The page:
Scourge of taxi violence in Cape Town puts women at great risk
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Cape Town - Philisa Abafazi Bethu bemoaned the recent instability in the public transport sector due to the taxi violence, stating this could put the safety of women at a greater risk.
Advocating for the rights and protection of women and children against violence and abuse, the non-profit organisation expressed concern, saying women were at a greater risk of attacks, assault, rape, and shootings as a result of the violence.
The organisation took to social media to raise the concern and addressed their post to the Presidency and Premier Alan Winde.
“This taxi war has a huge impact on women's safety and women’s lives in this province. Our children start school next week. What is your plan to ensure that women who have to commute daily, can do so safely? When will this happen and when can women, who have to take public transport, feel protected? There is a war on women’s bodies daily in our country, the warlords just change all the time. Why do women have to feel like hostages, daily, in this province and in this country,” read the post.
Meanwhile, the Manenberg Safety Forum chairperson Roegchanda Pascoe said the taxi industry has become an unsafe mode of transportation, specifically for women and children.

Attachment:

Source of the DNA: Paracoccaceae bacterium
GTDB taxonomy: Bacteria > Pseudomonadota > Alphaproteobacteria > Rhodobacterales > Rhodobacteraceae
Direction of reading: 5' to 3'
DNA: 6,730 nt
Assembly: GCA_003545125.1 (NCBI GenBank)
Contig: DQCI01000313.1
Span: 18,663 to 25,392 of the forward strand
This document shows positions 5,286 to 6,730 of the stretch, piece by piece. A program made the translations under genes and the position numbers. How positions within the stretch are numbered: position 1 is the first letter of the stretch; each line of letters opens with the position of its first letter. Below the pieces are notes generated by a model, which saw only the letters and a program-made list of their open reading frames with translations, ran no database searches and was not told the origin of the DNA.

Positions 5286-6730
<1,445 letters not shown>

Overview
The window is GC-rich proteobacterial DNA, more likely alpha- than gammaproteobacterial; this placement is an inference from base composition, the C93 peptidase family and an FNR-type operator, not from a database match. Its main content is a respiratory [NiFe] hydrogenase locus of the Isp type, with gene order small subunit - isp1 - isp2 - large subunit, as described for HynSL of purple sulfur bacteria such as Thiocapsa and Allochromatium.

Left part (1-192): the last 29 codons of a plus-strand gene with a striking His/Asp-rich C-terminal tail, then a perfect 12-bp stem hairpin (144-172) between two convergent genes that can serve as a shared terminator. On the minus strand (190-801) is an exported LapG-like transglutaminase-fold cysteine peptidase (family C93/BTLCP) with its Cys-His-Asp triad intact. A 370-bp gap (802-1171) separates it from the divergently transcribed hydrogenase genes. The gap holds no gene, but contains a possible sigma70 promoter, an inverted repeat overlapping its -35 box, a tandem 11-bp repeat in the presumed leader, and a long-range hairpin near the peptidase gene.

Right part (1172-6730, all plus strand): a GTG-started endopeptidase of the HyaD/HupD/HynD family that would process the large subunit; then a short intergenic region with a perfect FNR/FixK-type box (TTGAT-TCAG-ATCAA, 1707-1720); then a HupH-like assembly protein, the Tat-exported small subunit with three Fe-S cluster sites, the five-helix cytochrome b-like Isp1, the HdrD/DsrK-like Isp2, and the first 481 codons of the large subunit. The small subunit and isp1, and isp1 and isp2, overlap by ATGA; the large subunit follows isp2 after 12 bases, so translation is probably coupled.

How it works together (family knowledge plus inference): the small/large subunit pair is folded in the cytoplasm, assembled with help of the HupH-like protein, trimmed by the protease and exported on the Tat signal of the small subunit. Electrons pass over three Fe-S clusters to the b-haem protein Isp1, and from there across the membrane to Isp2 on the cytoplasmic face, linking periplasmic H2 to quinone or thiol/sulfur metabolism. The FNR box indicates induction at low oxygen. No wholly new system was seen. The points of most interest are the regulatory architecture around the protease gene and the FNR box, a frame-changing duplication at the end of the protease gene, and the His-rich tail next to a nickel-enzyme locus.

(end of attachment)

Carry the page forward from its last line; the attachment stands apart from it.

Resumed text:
“We have seen, over and over again, women being hijacked in minibus taxis, raped, murdered, and then dumped. Not only are our women facing crime and violence within the community with gang-violence, but now even the taxi owners themselves are a part of shooting and maiming. Again, it is women bearing the brunt of everything. Most of our women couldn't go to work because of the danger that comes with it. That means their families are suffering, they are suffering. The impact is so destructive on women and on their livelihoods, their sustainability – it's beyond measure,” said Pascoe.
Hanover Park community policing forum (CPF) member Yaseen Johaar said: “It's really sad to see how many innocent passengers that have supported this industry for years, have been affected.
“Not just by the difficulty of transportation to and from their workplaces, but also directly affected by being harmed, threatened – even being killed, because there are reports of passengers that were murdered,” said Johaar.